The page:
As states reopened last month, RV sales spiked, placing new drivers on the road, New York Magazine reported. This means that a lot of first-time campers will have plenty of questions for getting started. Choosing a campsite and setting up come next.
According to New York Magazine, Americans desperate for the outdoors are finding solutions in recreational vehicles. “As states lift stay-at-home orders, the humble RV is, for many, suddenly looking like the perfect solution for a socially distanced vacation,” the article said. “Dealers, in turn, are noticing a surge in sales.
“Seasoned RVers recommend that rookies rent before buying to figure out how much space they need (city dwellers seeking weekend escape might be content piling into a compact camper van, whereas RVers with preschoolers may require bunk beds) and to see if they prefer driving or towing.”
Once a vehicle is chosen, the next steps for any new camper are choosing a campsite and getting it set up.
“Some backcountry areas require you to camp only in designated areas; others allow you to camp anywhere; others have a combination of designated sites and zones where dispersed camping is either allowed or not,” said Dr. Elizabeth K. Andre, Associate Professor of Nature and Culture in the Outdoor Education Department at Northland College. “Check the regulations in your destination.”
Dr. Andre said that once someone knows where they can camp, the next step is deciding where they should camp. A campsite may be marked as a designated area but that doesn’t mean it’s necessarily safe. Campers should be on the look out for fallen trees, or those that look likely to fall, as well as any indicators of recent extreme weather like rock fall, avalanches, or flash floods. Finally, families should make sure the campsite is sheltered from oncoming severe weather—a nice view isn’t worth being hit by a 60 mph wind.
“After safety, consider comfort and convenience,” she said. “Are you in an area with a lot of biting insects that will likely come out at dusk? If so, see if you can find a spot with a light breeze.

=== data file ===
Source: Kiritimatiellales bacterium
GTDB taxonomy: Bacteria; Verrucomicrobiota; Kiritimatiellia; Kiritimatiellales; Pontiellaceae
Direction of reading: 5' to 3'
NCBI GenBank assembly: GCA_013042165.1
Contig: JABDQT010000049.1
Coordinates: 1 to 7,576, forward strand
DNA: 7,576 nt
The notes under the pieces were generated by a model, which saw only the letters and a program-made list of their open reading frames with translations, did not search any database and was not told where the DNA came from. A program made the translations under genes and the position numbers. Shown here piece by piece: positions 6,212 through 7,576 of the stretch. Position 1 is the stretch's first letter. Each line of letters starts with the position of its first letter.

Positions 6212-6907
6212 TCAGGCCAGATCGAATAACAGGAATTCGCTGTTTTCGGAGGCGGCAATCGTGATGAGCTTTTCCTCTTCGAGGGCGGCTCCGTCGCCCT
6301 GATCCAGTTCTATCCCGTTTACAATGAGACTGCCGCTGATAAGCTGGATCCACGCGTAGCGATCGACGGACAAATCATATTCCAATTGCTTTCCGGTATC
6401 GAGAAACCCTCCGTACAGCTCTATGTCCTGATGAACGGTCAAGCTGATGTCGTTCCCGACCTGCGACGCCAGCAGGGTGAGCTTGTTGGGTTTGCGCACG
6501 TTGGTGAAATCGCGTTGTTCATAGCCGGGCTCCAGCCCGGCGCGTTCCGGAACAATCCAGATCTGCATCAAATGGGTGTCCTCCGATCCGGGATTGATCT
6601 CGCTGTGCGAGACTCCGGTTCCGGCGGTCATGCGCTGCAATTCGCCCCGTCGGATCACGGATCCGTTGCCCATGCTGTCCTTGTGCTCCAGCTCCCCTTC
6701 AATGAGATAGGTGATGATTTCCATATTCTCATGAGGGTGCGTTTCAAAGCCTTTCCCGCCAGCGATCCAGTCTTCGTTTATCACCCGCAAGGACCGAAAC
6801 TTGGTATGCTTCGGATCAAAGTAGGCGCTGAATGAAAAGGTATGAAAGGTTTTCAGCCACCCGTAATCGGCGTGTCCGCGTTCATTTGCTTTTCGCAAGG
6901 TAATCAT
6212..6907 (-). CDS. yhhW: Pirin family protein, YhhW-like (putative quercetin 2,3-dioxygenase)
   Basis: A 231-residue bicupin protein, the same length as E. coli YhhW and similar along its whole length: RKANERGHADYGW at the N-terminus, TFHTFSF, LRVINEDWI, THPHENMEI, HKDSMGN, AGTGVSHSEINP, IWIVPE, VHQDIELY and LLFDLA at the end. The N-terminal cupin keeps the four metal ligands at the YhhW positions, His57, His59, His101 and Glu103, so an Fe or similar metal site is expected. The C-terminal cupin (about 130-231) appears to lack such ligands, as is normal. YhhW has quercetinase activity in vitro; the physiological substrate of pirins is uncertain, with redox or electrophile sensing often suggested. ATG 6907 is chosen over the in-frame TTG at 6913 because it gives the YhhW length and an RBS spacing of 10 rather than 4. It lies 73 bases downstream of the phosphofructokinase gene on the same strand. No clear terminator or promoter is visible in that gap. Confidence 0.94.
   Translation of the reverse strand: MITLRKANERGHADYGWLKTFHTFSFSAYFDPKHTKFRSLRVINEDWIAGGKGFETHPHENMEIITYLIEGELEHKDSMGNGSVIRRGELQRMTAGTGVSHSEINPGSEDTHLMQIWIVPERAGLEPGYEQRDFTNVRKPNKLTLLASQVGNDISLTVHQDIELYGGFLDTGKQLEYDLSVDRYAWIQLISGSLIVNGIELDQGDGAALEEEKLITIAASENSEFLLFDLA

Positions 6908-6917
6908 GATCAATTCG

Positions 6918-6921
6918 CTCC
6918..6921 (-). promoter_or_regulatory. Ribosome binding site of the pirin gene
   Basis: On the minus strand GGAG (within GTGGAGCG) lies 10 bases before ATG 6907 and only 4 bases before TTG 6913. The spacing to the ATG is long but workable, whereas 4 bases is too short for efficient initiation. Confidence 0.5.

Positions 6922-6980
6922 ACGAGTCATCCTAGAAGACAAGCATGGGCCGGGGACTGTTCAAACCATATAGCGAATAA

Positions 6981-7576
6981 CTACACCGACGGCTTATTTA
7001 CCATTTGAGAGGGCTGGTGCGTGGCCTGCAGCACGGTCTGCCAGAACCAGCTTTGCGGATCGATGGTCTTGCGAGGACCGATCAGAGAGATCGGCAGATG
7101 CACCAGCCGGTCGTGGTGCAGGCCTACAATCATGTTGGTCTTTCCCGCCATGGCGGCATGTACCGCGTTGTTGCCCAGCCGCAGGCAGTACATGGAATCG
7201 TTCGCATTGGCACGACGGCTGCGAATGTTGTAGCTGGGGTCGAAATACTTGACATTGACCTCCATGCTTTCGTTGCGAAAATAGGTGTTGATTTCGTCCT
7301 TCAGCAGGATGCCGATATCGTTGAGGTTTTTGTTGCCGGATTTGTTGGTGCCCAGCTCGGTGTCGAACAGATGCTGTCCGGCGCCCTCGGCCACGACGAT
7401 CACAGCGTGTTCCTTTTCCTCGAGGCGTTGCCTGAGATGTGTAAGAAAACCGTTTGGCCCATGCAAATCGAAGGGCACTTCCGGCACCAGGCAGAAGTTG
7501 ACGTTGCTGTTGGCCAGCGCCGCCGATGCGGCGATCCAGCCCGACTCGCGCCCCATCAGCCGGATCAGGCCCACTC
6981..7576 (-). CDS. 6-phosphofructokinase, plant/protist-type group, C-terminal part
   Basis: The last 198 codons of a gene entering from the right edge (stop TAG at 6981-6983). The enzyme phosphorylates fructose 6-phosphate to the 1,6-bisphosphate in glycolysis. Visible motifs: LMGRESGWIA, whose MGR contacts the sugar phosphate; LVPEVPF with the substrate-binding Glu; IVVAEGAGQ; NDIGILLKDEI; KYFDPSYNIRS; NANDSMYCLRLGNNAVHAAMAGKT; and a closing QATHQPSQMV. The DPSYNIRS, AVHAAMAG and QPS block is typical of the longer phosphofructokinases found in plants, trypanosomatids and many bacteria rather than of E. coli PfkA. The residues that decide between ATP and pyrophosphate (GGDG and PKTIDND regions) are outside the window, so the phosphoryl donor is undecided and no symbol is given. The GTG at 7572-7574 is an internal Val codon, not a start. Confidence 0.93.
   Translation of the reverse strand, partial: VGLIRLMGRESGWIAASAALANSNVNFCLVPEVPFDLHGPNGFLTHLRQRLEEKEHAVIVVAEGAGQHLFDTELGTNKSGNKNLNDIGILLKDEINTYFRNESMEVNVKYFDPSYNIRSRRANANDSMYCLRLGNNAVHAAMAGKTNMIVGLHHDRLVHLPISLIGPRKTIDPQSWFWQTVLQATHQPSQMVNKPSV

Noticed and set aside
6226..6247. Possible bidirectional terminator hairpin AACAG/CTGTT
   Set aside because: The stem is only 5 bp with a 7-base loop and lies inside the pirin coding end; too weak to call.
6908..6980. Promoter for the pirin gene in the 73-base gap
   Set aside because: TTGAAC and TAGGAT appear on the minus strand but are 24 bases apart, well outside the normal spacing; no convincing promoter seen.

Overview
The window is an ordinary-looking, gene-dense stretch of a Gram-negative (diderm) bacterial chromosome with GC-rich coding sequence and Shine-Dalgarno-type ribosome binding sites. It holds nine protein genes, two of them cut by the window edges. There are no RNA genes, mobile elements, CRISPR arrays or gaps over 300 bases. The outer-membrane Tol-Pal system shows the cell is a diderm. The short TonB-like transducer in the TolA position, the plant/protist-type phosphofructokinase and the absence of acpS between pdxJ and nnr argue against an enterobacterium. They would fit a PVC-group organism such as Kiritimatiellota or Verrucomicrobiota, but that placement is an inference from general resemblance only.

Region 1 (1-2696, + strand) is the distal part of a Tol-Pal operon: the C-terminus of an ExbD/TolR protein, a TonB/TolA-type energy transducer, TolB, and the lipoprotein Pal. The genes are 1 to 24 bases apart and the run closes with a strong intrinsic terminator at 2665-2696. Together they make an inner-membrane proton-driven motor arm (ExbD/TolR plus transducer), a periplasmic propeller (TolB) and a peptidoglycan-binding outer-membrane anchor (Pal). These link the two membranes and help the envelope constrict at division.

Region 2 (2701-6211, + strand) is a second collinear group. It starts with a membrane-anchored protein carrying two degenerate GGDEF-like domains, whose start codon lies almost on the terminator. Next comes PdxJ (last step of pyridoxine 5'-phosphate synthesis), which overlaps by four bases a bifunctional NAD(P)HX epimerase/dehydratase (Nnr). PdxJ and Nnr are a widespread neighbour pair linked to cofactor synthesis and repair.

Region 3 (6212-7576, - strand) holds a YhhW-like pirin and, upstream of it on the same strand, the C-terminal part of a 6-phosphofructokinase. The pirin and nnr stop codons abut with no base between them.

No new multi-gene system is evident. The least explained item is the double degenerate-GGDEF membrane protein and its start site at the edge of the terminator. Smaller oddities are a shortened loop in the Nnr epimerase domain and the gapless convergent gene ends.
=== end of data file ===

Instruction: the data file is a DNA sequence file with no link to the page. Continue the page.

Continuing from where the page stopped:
“Is it easy to get water? The site on the top of the mountain will seem less ideal when you’re schlepping pots of water a quarter-mile up a steep trail from the creek.”
Setting Up Camp
The next step in RV-based camping is setting up your home-away-from-home, but in order to do so, you should visualize where everything should go first to optimize your patterns of foot traffic.
“Site the kitchen out of the way so people won’t need to walk through it for any reason, risking knocking over a pot or kicking gravel in the pasta sauce,” Dr. Andre said.
Other obvious hazards to avoid include placing a hammock in between a tent and an outhouse—unless you want to get netted like a fish during a late-night bathroom run—and pitching a tent downwind of a fire pit. Keeping your tent upwind of flames will prevent sparks from burning holes in your tent and ruining it. Dr. Andre said how you wake up in the morning should also determine placement of your items.
“Is it summer and are you hoping to sleep late? If so, don’t pitch your tent somewhere where the morning sun will cook you out of your slumber. Or is it winter and you know you’ll need the extra warmth to motivate you to get out of your sleeping bag? If so, consider a spot with a clear line of sight to the east.
“What happens if it rains a lot? Is your potential tent location in a depression that will turn into a little lake?”
For anyone with a new RV hoping to beat the COVID blues, a camping trip might be an excellent way to stay socially distanced while getting out of the house for a while. Picking a safe campsite and setting up shop in the right way can turn an inexperienced camper’s nightmare trip into a dream vacation.
Dr. Elizabeth K. Andre contributed to this article. Dr. Andre is an Associate Professor of Nature and Culture in the Outdoor Education Department at Northland College, an environmental liberal arts college on the South Shore of Lake Superior. She earned her MA in Outdoor Education from Griffith University in Australia and her PhD in Curriculum and Instruction of Science and Environmental Education from the University of Minnesota.